SAVAR, Bangladesh — Several of the biggest Western retailers embraced a plan that would require them to pay for factory improvements in Bangladesh as the three-week search for victims of the worst garment-industry disaster in history ended Monday with the death toll at a staggering 1,127.
Bangladesh's government also agreed to allow garment workers to form unions without permission from factory owners. That decision came a day after it announced a plan to raise the minimum wage in the industry.
The collapse of the eight-story Rana Plaza factory building April 24 focused worldwide attention on hazardous conditions in Bangladesh's garment industry, where workers sew low-cost clothing that ends up on store shelves around the globe, including the U.S. and Western Europe.
The tragedy came months after a fire at another garment factory in Bangladesh killed 112 workers.
Swedish retailing giant H&M, the biggest purchaser of garments from Bangladesh; British companies Primark and Tesco; C&A of the Netherlands; and Spain's Inditex, owner of the Zara chain, said they would sign a contract that requires them to conduct independent safety inspections of factories and cover the costs of repairs.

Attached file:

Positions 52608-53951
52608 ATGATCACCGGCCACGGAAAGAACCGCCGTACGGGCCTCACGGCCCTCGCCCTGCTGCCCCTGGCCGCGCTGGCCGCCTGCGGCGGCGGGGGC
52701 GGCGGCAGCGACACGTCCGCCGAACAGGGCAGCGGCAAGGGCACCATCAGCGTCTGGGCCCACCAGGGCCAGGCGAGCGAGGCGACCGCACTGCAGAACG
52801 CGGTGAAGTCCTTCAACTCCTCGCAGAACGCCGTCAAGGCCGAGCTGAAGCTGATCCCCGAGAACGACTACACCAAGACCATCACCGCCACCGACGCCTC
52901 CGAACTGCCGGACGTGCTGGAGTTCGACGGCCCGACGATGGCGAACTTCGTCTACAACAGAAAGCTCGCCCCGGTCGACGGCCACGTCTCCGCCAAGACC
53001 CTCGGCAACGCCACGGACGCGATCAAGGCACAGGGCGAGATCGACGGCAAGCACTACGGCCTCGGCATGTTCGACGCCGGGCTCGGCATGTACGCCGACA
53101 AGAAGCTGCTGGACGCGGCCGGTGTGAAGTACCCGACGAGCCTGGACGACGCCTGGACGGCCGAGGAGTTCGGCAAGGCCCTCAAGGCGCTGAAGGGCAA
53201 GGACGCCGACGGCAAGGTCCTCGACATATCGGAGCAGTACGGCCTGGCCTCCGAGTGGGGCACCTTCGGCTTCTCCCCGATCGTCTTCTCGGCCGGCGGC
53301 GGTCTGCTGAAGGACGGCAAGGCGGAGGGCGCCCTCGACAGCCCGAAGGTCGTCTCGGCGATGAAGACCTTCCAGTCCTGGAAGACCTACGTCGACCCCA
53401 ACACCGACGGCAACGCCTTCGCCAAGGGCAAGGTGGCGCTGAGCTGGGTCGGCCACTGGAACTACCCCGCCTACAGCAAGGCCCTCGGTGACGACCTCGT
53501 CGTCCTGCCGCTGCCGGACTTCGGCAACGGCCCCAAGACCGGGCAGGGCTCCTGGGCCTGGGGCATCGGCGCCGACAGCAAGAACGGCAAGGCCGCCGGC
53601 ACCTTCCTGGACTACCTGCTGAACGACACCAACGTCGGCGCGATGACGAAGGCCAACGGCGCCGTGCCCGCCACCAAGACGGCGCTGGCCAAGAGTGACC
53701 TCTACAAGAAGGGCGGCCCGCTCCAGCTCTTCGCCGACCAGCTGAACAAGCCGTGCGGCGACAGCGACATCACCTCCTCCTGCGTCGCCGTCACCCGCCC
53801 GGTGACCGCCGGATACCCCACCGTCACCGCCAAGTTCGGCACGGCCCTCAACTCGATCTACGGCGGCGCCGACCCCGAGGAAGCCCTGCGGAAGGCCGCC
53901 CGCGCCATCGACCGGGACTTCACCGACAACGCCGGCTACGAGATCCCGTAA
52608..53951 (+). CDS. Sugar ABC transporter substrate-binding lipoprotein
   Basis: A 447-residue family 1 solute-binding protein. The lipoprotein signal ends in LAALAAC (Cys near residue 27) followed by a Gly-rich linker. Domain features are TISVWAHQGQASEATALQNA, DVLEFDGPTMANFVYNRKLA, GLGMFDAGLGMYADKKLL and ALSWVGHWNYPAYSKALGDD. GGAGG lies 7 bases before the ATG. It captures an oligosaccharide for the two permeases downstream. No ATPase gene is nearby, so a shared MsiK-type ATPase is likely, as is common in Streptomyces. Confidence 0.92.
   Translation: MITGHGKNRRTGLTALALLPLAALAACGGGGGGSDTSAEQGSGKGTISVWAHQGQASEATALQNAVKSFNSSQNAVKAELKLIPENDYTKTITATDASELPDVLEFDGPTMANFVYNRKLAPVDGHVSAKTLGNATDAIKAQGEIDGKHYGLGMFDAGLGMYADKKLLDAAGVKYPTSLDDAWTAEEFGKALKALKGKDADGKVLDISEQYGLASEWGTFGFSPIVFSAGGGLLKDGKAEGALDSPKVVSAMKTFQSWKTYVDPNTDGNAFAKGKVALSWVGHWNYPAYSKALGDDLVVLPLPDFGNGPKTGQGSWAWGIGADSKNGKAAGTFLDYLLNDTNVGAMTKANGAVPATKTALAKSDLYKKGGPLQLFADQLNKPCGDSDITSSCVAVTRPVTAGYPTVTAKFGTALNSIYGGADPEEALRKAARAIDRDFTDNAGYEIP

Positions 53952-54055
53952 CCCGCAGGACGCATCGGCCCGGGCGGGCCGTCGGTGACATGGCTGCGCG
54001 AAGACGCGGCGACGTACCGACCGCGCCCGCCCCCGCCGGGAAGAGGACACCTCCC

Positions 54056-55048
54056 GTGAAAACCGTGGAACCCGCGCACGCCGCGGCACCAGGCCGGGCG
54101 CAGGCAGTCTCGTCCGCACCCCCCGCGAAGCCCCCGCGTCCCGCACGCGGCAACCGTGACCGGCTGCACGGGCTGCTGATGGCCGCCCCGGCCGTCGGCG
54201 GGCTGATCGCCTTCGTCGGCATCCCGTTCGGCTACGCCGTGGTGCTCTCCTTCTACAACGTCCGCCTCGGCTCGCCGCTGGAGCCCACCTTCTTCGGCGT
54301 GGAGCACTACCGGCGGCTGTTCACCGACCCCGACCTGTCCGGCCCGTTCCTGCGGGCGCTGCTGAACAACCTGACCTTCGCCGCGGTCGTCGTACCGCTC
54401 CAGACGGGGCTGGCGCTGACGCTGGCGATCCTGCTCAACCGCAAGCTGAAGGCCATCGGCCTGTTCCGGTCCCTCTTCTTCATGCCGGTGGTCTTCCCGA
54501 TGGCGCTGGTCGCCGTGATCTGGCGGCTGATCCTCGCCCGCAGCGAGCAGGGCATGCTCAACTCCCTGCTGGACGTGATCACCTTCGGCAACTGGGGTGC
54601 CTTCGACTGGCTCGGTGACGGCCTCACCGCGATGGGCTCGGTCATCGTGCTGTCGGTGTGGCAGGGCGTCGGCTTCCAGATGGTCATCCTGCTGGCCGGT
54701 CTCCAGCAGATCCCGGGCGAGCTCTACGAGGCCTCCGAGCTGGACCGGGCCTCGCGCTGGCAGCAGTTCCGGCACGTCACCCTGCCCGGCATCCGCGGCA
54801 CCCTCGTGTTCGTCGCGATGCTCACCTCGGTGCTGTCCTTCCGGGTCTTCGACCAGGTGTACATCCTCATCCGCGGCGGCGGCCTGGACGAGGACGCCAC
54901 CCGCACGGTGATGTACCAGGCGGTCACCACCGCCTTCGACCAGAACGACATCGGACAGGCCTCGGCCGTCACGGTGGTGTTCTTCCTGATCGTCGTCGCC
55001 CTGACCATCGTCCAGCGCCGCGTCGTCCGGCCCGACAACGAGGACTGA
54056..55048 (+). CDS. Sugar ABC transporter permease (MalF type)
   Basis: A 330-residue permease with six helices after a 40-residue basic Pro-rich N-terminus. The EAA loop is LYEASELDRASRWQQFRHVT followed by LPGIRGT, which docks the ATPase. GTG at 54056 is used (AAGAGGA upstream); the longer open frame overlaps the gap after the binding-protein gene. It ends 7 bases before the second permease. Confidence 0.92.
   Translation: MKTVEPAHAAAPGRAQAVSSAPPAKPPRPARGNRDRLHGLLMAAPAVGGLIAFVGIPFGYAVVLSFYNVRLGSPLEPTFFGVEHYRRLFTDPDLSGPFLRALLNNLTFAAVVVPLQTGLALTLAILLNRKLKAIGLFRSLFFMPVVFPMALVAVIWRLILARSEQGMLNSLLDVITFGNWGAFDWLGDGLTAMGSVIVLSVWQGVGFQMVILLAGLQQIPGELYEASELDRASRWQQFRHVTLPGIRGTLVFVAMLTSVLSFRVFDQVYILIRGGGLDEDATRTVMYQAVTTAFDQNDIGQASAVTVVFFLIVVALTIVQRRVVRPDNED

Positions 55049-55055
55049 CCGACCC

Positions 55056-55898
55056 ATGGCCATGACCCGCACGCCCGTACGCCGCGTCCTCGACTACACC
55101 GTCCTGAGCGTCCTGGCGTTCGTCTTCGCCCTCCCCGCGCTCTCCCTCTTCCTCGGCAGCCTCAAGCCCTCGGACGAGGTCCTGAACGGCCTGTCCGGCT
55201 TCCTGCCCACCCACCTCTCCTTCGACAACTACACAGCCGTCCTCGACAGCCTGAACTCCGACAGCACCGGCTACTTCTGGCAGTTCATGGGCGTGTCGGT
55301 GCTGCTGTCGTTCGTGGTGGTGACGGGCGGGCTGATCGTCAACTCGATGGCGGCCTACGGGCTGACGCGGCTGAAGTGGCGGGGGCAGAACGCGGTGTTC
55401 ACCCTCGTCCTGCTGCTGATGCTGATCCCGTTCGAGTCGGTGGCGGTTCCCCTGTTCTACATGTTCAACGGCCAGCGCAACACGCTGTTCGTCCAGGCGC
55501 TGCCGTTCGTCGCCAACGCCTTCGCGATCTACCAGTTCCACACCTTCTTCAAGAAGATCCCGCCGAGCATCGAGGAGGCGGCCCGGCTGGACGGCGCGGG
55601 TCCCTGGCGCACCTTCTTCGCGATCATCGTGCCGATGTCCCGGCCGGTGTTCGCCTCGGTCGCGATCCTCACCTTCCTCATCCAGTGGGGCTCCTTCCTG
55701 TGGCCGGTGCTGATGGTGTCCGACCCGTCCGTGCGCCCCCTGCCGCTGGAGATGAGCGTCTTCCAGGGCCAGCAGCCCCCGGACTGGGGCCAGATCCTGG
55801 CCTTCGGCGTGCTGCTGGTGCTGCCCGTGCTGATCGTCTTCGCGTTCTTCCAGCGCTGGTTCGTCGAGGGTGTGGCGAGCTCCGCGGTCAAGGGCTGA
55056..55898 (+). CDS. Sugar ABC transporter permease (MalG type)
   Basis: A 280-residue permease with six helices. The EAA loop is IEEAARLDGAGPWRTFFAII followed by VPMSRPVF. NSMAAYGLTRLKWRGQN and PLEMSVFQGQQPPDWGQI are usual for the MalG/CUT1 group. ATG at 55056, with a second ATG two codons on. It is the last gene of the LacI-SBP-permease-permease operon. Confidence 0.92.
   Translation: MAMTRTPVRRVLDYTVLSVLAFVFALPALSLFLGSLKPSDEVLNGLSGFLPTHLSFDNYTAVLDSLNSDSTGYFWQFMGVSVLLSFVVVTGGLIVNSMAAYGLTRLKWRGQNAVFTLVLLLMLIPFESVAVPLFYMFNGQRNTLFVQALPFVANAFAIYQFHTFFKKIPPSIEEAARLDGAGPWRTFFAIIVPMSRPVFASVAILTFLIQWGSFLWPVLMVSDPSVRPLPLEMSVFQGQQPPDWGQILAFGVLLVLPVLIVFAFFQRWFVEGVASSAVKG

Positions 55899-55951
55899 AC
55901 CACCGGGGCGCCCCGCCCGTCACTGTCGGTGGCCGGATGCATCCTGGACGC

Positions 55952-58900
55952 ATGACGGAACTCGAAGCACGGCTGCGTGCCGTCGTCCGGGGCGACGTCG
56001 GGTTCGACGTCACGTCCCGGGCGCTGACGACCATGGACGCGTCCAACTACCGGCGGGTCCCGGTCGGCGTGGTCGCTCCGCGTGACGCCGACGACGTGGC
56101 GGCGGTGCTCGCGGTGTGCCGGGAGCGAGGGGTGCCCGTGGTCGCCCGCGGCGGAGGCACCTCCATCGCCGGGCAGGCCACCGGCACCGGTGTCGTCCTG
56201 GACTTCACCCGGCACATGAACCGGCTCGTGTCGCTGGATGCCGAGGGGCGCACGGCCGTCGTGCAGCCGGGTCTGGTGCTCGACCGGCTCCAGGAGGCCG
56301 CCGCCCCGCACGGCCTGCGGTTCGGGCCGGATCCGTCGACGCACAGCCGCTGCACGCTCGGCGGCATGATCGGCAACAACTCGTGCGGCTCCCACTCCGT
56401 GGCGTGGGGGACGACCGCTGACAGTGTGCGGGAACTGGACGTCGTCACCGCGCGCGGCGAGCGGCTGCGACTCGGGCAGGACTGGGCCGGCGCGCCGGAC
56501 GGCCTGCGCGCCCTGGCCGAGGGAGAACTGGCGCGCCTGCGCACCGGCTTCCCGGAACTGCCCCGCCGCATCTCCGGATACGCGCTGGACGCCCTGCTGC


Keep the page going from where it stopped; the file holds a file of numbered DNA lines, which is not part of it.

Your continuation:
The pact also calls for them to pay up to $500,000 a year toward the effort and to stop doing business with any factory that refuses to make safety improvements.
Two other companies agreed to sign last year: PVH, which makes clothes under the Calvin Klein, Tommy Hilfiger and Izod labels, and German retailer Tchibo. Among the big holdouts are Wal-Mart Stores, which is the second-largest producer of clothing in Bangladesh behind H&M, and the Gap.
Meanwhile, the search for bodies at Rana Plaza was called off Monday evening.
For more than 19 days, the rubble pile in the Dhaka suburb of Savar had been the scene of frantic rescue efforts, anguished families and the overwhelming smell of decaying flesh.
"Now the site will be handed over to police for protection," said Mohammed Amir Hossain Mazumder, deputy director of fire service and civil defense.
Reshma Begum, a seamstress who survived under the rubble for 17 days on cookies and bottled water before she was rescued last week, told reporters at a hospital Monday that she never expected to be rescued.
"I will not work in a garment factory again," she vowed.